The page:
[Mailman-Developers] PHP Wrappers?

Brad Knowles brad at stop.mail-abuse.org
Thu Nov 17 16:28:50 CET 2005

At 7:16 AM -0500 2005-11-17, Kevin McCann wrote:

>  For what it's worth, the kind of tool that I'm hoping to see--from a
>  functional point of view--has already been created. At Bellanet (my
>  former org.) we created something called Dgroups (see www.dgroups.org)
>  several years ago. The problem is that it relies on commercial software
>  (Lyris, ColdFusion, MS SQL).

	And the folks at Kabissa.org have put together a somewhat 
comparable system based on open-source components (including an old 
version of Mailman), primarily for the people on the African 
continent.  I'm sure it's much more kludgey than your stuff, and I 
know it's a hell of a lot more brittle than anyone would like, and I 
know it doesn't do anywhere near as much stuff as people would like.

	However, there's a great deal of integration work that has been 
done there and part of the reason I agreed to volunteer my time with 
the group and help run the mailing list side of their site was to try 
to learn as much as I could about what they had done and how they did 
it, and then bring that back to the Mailman project.

	If you look at the Mailman FAQ Wizard entries related to this 
subject (and the threads that they link to), most of the useful 
information regarding integration with CMSes, web board discussion 
systems, etc... has come from Tobias Eigen at Kabissa and various 
things that he's said on the mailman-users mailing list.

	If you had information that was useful in these areas and you 
were willing to share it with us, I guarantee that this would go into 
the FAQ and would benefit the larger community.

>                                We wanted other international development
>  organizations, especially in developing countries, to be able to have a
>  dgroups for themselves. Essentially decentralize the service and build
>  capacity in the south. But commercial software was not practical, and we
>  really had moved toward open source policies by this point, anyway.

	The folks at Kabissa have taught me that commercial stuff can be 
practical, if it is the best way to achieve the desired goals.  They 
have commercial hosting.  They have commercial support for their 
platform.  They have some commercial software that they have used as 
part of their system.

	It's not forbidden to spend money.  They try to avoid commercial 
stuff and use open source where possible, but sometimes the only 
viable solution is commercial -- and that's okay.  What's important 
is to minimize the overall total cost of development and support of 
the system, and sometimes to keep TCO down it's better to spend a bit 
more money up-front.

	Of course, Kabissa is just one organization that is trying to 
help under-privileged groups in more impoverished nations, and there 
are presumably other groups that don't have as much money to spend as 
Kabissa has had.

	But I would hope that these other groups would take the same 
approach -- don't just look for open source solutions to the 
exclusion of everything else, but instead try to keep a lid on TCO as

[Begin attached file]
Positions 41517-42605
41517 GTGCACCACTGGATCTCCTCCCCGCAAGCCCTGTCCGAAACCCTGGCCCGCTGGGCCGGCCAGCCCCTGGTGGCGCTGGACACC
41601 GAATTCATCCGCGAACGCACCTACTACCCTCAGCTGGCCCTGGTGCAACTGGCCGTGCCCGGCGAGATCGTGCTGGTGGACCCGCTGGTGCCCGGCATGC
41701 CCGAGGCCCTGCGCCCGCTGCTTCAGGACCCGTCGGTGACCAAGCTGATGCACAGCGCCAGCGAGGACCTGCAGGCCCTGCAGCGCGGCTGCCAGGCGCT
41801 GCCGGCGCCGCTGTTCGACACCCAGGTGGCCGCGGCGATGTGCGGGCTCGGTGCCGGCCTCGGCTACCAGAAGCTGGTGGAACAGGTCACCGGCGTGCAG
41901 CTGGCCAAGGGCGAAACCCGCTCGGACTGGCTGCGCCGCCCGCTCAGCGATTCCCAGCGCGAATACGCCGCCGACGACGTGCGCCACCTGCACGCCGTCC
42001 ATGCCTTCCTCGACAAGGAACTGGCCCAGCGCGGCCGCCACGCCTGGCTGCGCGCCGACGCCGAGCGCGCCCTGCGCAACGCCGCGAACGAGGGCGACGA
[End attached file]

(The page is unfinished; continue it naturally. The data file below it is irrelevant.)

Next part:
a whole, and make use of what services are available from what 
sources when and where possible.

>  So, yes, I'm disappointed in the lost opportunity but for exactly two
>  reasons: 1) it means missed resources for MM3, 2)  it means that
>  international development groups will wait longer for the tool we had
>  hoped to provide them with. In international development, time is an
>  issue because quicker solutions means less suffering.

	From the sound of it, you've already got a tool that does the 
job.  Okay, it's based on commercial software, but one thing that 
using commercial software does usually buy you is speed and improved 

	So now you're going back and trying to re-work things so as to do 
everything with open source, and you're frustrated that it's not as 
easy to do with open source as it was with commercial software. 
That's easy to understand -- a lot of stuff can be frustrating with 
open source if you're trying to compare it to commercial software.

>                                                                But I want
>  you to know is that my interest is solely in the greater good and
>  nothing else.

	Fair enough.

>                 So, go ahead, kick me in the head again if it'll make you
>  feel better, but you should know that you completely misunderstand my
>  motivations and my agenda.

	You meant well, although you chose a method of expressing 
yourself that I found objectionable.  I think we can get past this.

	I still feel that there's going to be a great deal more work that 
needs to be done to integrate any version of Mailman into a larger 
community collaboration system, and tighter database integration with 
future versions of Mailman is going to be just one small part of this 
overall picture.

	The database integration is a necessary, but not sufficient, condition.

	That integration is coming, albeit slower than anyone would like, 
and with less regularity than anyone would like.  But it is coming. 
You can choose whether or not you believe in that, and you can choose 
your level of involvement in helping to make that happen.  You can 
also ask for perspective or guidance with regards to the best way 
that you can help make that happen.

	But none of this changes the fact that the improved database 
integration is going to be just the first step in a long road towards 
that combined community collaboration system.

Brad Knowles, <brad at stop.mail-abuse.org>

"Those who would give up essential Liberty, to purchase a little
temporary Safety, deserve neither Liberty nor Safety."

     -- Benjamin Franklin (1706-1790), reply of the Pennsylvania
     Assembly to the Governor, November 11, 1755

   SAGE member since 1995.  See <http://www.sage.org/> for more info.

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